New England Patriots coach Bill Belichick said Saturday that an internal study into whether the team had knowledge of using under-inflated footballs in Sunday's AFC Championship game showed they "followed every rule." During an impromptu news conference, Belichick said he took part in an investigation that simulated the conditions of the game against the Indianapolis Colts, when the Patriots won 45-7 and clinched a Super Bowl spot.
But NFL investigators said Friday that under-inflated pigskins were in fact used by the Patriots during the game, arguably making the balls easier to throw and catch. A day earlier, Belichick and quarterback Tom Brady held separate news conferences saying they didn't realize the balls were under-inflated. Belichick on Saturday again struck back at critics: "I believe now 100 percent that I personally, and we as an organization, have followed every rule to the letter."
In the Patriots' simulation, officials were asked to inflate the balls to 12.5 pounds per square inch (PSI) — as they had been asked prior to the game, Belichick said. But "once the footballs were on the field over an extended period of time," they had lost 1.5 pounds of pressure, he added. He blamed the pressure loss as being a "function of the atmospheric conditions."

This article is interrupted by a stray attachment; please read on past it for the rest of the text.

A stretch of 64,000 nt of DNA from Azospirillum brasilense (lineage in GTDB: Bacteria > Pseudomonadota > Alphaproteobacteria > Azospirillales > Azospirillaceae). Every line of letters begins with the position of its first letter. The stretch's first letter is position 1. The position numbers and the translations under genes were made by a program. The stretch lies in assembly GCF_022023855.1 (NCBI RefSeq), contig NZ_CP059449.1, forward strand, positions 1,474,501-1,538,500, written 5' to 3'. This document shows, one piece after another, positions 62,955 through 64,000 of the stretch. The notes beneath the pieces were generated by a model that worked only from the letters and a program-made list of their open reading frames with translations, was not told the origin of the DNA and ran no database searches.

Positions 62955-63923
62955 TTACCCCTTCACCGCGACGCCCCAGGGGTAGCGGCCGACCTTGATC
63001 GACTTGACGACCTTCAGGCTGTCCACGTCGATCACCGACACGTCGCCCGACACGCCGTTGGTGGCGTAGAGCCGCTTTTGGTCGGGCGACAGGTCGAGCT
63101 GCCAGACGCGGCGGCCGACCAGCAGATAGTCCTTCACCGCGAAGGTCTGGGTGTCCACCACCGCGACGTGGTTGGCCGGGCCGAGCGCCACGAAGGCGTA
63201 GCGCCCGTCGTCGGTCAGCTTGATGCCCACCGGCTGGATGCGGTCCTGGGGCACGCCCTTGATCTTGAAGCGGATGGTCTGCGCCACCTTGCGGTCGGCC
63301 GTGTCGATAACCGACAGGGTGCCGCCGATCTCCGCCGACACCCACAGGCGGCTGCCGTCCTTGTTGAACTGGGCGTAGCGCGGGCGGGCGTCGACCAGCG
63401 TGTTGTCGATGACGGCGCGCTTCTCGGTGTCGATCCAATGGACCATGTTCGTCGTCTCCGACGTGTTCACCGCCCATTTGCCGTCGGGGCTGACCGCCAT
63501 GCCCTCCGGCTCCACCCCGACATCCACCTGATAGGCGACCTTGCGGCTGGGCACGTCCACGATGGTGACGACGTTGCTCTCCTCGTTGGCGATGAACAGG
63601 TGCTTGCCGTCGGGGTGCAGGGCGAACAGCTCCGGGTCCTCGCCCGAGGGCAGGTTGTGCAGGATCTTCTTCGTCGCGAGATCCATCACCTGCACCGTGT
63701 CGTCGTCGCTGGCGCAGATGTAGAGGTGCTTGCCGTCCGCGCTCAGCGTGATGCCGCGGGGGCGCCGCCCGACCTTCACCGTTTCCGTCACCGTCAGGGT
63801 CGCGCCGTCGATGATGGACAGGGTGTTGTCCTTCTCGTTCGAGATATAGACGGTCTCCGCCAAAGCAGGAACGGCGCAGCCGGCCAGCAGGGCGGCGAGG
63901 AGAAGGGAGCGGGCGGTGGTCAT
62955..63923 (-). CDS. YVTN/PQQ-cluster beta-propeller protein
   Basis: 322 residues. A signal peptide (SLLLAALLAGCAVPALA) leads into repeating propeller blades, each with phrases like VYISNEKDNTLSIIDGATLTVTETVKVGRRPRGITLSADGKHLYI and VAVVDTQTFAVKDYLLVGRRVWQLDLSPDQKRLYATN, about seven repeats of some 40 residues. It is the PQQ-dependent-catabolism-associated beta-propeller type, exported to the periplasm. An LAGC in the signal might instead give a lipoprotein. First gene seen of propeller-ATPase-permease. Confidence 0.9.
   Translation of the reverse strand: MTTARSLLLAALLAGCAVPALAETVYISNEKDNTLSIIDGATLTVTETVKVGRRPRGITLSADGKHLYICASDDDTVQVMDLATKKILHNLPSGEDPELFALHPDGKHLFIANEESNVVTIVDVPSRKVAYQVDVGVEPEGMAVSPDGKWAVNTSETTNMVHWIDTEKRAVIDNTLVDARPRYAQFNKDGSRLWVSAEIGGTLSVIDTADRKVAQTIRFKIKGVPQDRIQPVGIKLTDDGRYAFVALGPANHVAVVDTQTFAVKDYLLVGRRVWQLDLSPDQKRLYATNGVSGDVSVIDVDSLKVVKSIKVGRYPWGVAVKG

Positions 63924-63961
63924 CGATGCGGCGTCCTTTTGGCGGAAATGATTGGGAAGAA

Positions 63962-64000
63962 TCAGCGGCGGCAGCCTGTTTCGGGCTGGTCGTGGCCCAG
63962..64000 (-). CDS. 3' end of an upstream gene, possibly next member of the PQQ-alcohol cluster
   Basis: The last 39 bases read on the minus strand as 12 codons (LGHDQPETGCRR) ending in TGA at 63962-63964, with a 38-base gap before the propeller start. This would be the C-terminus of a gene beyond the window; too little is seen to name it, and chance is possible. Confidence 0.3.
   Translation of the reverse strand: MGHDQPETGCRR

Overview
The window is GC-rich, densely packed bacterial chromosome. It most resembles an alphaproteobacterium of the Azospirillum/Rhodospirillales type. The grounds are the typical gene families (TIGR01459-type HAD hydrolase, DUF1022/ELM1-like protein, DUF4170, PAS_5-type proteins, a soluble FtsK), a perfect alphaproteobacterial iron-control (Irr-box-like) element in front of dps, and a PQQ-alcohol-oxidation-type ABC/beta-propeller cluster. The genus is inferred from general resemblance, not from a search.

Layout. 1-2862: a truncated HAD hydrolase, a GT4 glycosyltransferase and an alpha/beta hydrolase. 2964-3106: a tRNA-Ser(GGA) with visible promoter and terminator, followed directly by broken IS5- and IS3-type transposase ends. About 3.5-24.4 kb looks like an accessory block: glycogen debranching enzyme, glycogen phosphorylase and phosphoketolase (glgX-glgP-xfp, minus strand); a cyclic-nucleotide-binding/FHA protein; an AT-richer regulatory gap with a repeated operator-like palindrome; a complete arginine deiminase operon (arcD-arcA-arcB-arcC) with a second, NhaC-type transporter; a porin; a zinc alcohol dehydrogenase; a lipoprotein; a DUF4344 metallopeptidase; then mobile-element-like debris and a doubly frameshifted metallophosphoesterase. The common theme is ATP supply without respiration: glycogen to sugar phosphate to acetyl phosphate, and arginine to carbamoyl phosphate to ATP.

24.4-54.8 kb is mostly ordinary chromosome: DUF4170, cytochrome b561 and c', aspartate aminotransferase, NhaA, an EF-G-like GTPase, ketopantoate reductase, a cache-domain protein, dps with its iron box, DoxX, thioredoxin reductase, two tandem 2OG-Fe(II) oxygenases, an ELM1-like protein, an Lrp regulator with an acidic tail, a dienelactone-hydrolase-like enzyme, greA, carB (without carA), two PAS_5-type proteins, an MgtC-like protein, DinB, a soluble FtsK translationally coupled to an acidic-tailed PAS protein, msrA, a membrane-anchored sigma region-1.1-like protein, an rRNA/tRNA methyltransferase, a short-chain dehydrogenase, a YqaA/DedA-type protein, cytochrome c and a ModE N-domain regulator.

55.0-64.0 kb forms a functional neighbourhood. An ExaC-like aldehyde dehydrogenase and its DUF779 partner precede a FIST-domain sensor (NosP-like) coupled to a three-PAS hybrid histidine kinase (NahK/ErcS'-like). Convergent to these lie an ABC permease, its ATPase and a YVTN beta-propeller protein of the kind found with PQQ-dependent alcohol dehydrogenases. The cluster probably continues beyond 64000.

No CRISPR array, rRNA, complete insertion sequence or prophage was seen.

Belichick also said a number of players couldn't tell the difference between balls that were inflated at 12.5 PSI or 11.5 PSI. The investigation indicated that "at no time was there any intent whatsoever to try to compromise the integrity of the game," Belichick said, adding that he was "not a scientist" or an "expert in footballs."
Belichick said that while the team would welcome the final results of the league's investigation, he had spent more time focusing on the "Deflategate" scandal this past week instead of preparing for the Super Bowl — his sixth as the Pats' head coach. The team will play the defending champs, the Seattle Seahawks, on Feb. 1. "This is the end of this subject for me for a long time," Belichick said.